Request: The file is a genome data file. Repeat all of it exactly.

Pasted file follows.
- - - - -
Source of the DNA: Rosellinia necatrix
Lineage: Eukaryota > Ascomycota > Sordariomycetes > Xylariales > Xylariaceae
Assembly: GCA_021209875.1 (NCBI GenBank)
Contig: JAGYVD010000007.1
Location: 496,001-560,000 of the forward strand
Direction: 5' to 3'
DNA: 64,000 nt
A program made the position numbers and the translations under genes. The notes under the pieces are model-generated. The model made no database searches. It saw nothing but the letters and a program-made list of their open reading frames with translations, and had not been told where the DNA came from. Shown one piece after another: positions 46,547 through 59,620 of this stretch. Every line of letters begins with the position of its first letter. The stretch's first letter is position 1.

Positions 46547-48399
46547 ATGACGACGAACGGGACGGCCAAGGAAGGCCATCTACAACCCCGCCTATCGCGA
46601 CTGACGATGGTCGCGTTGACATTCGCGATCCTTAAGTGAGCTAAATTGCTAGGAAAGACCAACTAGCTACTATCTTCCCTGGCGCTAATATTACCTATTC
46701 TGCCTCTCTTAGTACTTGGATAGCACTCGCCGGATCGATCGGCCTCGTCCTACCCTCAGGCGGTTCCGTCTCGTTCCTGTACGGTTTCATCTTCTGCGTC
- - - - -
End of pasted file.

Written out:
Source of the DNA: Rosellinia necatrix
Lineage: Eukaryota > Ascomycota > Sordariomycetes > Xylariales > Xylariaceae
Assembly: GCA_021209875.1 (NCBI GenBank)
Contig: JAGYVD010000007.1
Location: 496,001-560,000 of the forward strand
Direction: 5' to 3'
DNA: 64,000 nt
A program made the position numbers and the translations under genes. The notes under the pieces are model-generated. The model made no database searches. It saw nothing but the letters and a program-made list of their open reading frames with translations, and had not been told where the DNA came from. Shown one piece after another: positions 46,547 through 59,620 of this stretch. Every line of letters begins with the position of its first letter. The stretch's first letter is position 1.

Positions 46547-48399
46547 ATGACGACGAACGGGACGGCCAAGGAAGGCCATCTACAACCCCGCCTATCGCGA
46601 CTGACGATGGTCGCGTTGACATTCGCGATCCTTAAGTGAGCTAAATTGCTAGGAAAGACCAACTAGCTACTATCTTCCCTGGCGCTAATATTACCTATTC
46701 TGCCTCTCTTAGTACTTGGATAGCACTCGCCGGATCGATCGGCCTCGTCCTACCCTCAGGCGGTTCCGTCTCGTTCCTGTACGGTTTCATCTTCTGCGTC